Changing the histogram for image stack based on numbers from another

I apologize if this topic has already been covered. I may not know the correct terms to use to look it up.

I feel that my description of the problem may be hard to convey as well.

I have two TIF image stacks that have some overlap. Unfortunately, the machine I use to create those images has a glitch that just started. However, I didn’t notice it until I set the specimen back to the client.

I usually reconstruct my imaging using the same histogram numbers based upon the stack that has the densest material. I then stitch those stacks together to create the whole specimen which has the same histogram throughout. This is because the data was gathered with the exact same settings.

The glitch I talked about earlier causes the imaging for the stacks to be created with a different histogram for each stack instead of a consistent one. If I were to stitch the stacks together, they would show a dramatic shift at the stitching point and would skew the data for the researcher.

Seems as if I should be able to find an image in each of the stacks that matches in the way you do if you are stitching them together. Then using the histogram info from one of the images, apply it to the second stack image and then transfer those settings throughout the rest of the second stack.

I think I know how to determine the histogram of the first image by using these steps, https://imagej.nih.gov/ij/docs/menus/analyze.html#hist

The top image is the incorrect histogram, the bottom is the correct one. Need them to match each other and then apply that through the whole stack.


The two image stacks are already reconstructed with the same histogram numbers, so just applying one set of numbers to the whole stack won’t work since the info was gathered with two different histograms.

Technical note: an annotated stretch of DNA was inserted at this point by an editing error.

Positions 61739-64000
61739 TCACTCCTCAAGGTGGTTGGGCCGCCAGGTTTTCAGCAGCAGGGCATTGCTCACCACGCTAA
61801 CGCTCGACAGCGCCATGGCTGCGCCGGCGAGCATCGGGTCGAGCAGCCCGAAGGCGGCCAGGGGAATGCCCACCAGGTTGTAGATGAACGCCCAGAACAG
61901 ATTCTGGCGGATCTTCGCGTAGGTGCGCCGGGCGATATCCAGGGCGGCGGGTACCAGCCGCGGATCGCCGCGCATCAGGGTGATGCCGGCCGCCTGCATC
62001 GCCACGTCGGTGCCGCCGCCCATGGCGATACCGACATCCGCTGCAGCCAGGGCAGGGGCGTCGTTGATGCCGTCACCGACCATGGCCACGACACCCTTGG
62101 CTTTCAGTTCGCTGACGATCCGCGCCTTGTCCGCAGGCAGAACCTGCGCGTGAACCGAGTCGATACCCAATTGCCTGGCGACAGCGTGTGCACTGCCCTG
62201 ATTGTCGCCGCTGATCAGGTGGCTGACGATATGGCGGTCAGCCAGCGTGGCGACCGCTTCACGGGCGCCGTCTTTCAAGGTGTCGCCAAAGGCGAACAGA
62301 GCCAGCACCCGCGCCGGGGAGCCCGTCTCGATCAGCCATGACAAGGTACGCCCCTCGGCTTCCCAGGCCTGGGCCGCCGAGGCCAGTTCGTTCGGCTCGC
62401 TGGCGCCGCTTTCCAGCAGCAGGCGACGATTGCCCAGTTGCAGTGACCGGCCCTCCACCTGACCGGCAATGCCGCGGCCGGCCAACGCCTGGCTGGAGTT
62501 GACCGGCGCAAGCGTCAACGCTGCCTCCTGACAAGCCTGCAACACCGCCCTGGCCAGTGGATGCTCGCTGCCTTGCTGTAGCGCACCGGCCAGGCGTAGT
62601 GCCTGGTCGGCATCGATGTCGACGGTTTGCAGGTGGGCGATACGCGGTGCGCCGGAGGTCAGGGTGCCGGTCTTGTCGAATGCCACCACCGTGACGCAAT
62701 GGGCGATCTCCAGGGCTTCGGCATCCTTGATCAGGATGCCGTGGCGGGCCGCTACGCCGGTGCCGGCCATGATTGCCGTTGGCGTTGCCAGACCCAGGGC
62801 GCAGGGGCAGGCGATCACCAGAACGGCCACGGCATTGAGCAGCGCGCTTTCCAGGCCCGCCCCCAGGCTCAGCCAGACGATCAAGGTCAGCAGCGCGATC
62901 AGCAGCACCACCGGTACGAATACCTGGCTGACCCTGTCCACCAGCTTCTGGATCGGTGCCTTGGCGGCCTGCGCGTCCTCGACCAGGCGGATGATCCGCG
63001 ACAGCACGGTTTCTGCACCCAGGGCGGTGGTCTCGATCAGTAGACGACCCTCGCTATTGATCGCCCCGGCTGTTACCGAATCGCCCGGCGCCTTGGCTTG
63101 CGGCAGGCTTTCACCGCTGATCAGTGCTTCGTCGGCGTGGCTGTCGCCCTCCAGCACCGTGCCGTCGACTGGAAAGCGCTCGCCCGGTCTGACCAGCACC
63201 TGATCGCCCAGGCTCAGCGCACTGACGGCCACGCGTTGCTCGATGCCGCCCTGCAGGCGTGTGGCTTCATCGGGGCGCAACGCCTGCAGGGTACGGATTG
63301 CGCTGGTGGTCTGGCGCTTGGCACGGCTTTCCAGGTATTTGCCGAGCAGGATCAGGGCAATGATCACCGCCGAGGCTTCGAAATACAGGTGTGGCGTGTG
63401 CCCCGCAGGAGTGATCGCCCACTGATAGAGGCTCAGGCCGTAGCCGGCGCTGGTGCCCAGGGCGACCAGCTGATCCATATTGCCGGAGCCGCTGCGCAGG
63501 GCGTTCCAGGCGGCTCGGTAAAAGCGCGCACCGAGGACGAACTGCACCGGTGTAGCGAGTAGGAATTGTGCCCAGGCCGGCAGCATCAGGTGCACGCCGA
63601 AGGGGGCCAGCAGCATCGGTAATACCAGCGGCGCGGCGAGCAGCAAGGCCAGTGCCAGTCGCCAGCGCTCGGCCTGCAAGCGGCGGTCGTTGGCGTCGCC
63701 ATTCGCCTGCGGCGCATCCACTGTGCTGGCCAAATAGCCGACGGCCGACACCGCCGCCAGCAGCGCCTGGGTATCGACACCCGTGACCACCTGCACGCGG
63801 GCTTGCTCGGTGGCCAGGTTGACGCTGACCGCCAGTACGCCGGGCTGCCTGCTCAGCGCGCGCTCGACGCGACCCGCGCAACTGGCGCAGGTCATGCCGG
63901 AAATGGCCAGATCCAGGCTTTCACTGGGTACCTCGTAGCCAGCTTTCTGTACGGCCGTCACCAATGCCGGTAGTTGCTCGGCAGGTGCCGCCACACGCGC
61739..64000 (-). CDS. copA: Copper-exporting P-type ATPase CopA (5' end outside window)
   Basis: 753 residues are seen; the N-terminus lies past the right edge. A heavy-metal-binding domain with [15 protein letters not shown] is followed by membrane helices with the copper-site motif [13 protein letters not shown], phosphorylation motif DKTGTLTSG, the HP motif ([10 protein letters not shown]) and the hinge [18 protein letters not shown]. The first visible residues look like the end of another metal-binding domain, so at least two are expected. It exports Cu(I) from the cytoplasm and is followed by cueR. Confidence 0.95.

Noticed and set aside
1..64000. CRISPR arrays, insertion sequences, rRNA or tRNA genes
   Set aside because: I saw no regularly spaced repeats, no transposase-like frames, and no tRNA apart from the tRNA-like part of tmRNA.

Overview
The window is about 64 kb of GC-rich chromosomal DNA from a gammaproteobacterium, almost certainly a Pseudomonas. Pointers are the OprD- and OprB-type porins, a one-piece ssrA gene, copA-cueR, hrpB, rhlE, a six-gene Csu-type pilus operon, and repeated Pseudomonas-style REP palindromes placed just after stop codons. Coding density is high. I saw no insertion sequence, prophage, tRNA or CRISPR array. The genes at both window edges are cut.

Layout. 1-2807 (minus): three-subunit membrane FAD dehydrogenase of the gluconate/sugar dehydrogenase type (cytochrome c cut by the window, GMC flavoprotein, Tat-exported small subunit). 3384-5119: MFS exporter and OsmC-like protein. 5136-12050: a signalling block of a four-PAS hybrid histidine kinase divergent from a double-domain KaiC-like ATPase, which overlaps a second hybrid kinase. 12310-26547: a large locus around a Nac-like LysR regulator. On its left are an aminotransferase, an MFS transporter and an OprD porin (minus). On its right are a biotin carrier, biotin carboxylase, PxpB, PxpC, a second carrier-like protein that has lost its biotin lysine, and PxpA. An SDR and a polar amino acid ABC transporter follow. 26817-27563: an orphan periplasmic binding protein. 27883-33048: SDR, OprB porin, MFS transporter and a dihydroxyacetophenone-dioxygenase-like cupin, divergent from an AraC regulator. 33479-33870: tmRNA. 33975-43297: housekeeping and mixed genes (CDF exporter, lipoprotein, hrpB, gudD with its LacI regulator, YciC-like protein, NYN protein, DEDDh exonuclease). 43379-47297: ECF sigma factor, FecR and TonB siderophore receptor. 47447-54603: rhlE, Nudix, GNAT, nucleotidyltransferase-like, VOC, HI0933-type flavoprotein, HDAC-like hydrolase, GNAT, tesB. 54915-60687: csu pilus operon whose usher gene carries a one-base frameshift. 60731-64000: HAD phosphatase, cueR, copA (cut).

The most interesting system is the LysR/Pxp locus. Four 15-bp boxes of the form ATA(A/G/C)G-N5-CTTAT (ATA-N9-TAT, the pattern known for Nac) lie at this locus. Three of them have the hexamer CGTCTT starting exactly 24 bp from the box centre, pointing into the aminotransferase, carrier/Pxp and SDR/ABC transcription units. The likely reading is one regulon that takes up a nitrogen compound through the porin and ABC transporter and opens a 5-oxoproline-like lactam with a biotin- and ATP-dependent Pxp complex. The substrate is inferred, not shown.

Thank you for taking the time to help.

Hi @gabriel

Thank you for your reply.

I’m not sure what you are referring to in this link, but if it is histogram matching, the data already has a matched histogram. The original images were obtained with two different background settings, which causes the two stacks to not match even though you put in the same threshold numbers. As you can see in the images, the one obtained with the incorrect background settings is darker. I am looking to set the histogram for the second set based upon matching the histogram settings for just one image that matches the same image in the other stack.

Just for information purposes, I am not a scientist, programmer, or mathematician, so I might not be understanding what you are suggesting.

Hi, Sorry I might have misunderstood the problem, but you said:

and I thought you wanted to match the histogram of one image/stack to another. The link I posted describes the principle to do that. Perhaps somebody else here understands better the issue and will be able to help.

This is so hard to explain and I can’t come up with an analogy. The histograms show as and are matching. The stacks don’t come out the same though as different parameters were used on both. I applied the same histogram in the reconstruction of the TIF stacks and this is the result. The second stack doesn’t have anything in it that is as dense as the part that is the densest in the first stack. So, if you apply the same histogram to both without using the same settings while obtaining the data, you will get skewed values. Does that help? Or do you still have the same answer?